Rumiano retail store to rise at fairgrounds

July 25, 2002 11:00 pm

By Martin Kelly

For the Triplicate

The Del Norte County Fairgrounds will become a major tourist attraction in a few years if Baird Rumiano has his way.

Rumiano and Rob Jacob presented their plans for a combination retail store and cheese museum to the directors of the 41st Agricultural District Wednesday night. Rumiano is the owner-operator of Rumiano Cheese on Ninth Street. Jacob will manage the new facility.

Rumiano told the fair board he has been working on the planned demonstration cheese factory, retail store and museum for the last three years.

His current plan covers approximately 10,000 square feet. The actual building would house 3,500 square feet. A covered piazza for folks who want to eat cheese delicacies and savor local beverages would cover another 3,500 square feet. The remaining space would be an open plaza reminiscent of Italy.

"We are going to do this first class. I want to make this a must stop for visitors from Medford, Grants Pass, and travelers along highway 101," Rumiano claimed.

The target location for the project is the corner of 101 and Cooper Street. An old -- and soon to be torn down -- shop building and a similar structure used by a Farmer's Market on a year-to-year lease currently sit on the land. The project would not immediately affect a nearby espresso shop on the fairgrounds property.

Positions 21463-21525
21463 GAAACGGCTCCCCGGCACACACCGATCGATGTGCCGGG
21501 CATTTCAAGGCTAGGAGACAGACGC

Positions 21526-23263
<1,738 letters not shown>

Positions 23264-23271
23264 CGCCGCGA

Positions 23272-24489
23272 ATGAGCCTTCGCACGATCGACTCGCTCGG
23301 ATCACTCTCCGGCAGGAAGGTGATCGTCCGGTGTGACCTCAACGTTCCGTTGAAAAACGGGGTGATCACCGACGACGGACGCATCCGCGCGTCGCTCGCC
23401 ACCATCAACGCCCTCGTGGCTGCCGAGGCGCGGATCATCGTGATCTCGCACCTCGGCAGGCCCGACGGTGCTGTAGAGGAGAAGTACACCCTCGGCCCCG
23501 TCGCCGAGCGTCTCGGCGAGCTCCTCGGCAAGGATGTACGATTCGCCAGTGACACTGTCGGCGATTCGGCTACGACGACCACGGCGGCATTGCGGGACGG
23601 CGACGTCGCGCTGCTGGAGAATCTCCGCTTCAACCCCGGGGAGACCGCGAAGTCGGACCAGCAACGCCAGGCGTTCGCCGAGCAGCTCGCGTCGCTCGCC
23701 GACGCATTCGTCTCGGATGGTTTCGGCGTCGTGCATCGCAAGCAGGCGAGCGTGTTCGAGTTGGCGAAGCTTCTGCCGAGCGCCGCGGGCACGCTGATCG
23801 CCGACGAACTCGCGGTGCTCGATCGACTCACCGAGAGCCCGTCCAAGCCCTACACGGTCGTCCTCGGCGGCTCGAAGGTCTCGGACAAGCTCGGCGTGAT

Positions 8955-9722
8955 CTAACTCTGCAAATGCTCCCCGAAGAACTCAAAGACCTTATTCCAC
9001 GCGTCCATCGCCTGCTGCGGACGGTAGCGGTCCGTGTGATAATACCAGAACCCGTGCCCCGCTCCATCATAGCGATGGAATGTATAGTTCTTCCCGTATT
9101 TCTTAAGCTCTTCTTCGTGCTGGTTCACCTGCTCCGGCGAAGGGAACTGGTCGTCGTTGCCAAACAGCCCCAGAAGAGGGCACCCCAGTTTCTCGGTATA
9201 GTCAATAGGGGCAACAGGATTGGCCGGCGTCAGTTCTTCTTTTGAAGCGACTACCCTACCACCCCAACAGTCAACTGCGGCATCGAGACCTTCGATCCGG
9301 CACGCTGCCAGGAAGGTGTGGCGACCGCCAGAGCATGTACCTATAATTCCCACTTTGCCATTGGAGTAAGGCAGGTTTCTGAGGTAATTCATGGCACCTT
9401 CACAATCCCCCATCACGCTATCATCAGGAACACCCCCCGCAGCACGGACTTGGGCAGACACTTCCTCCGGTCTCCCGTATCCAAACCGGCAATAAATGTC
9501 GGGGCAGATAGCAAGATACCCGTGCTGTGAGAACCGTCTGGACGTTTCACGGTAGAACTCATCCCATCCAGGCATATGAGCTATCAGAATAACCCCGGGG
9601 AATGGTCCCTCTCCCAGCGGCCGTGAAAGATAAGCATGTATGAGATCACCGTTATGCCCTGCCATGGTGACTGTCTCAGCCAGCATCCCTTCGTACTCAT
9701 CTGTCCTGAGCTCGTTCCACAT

The focus of the demonstration cheese factory would be a single 30-gallon kettle. Rumiano's staff would help up to four people a day make a brick of cheese to take home or convert into products to eat on site.

"We want to show the world that Del Norte County has the greatest milkshed in the world," Rumiano said.

Fair Manager Randy Hatfield explained that the design and construction of the proposed building would be under the control of the California Construction Authority (CCA) since it would be on state property leased to Rumiano Cheese for 45 years.

The CCA will also be responsible for obtaining all state permits needed to erect the building and operate the attraction. The city of Crescent City has already zoned the part of the fairgrounds parking lot where Rumiano wants to put the tourist attraction for commercial operations.

The fair board unanimously endorsed the project and authorized Hatfield to open formal negotiations with Rumiano for a lease.

They also told Hatfield to work closely with the California Construction Authority, other state agencies, and Rumiano Cheese to get the new facility open as quickly as possible.

"It's going to dress up our entrance and be a big draw," Fair Board President Ernest Silva exclaimed.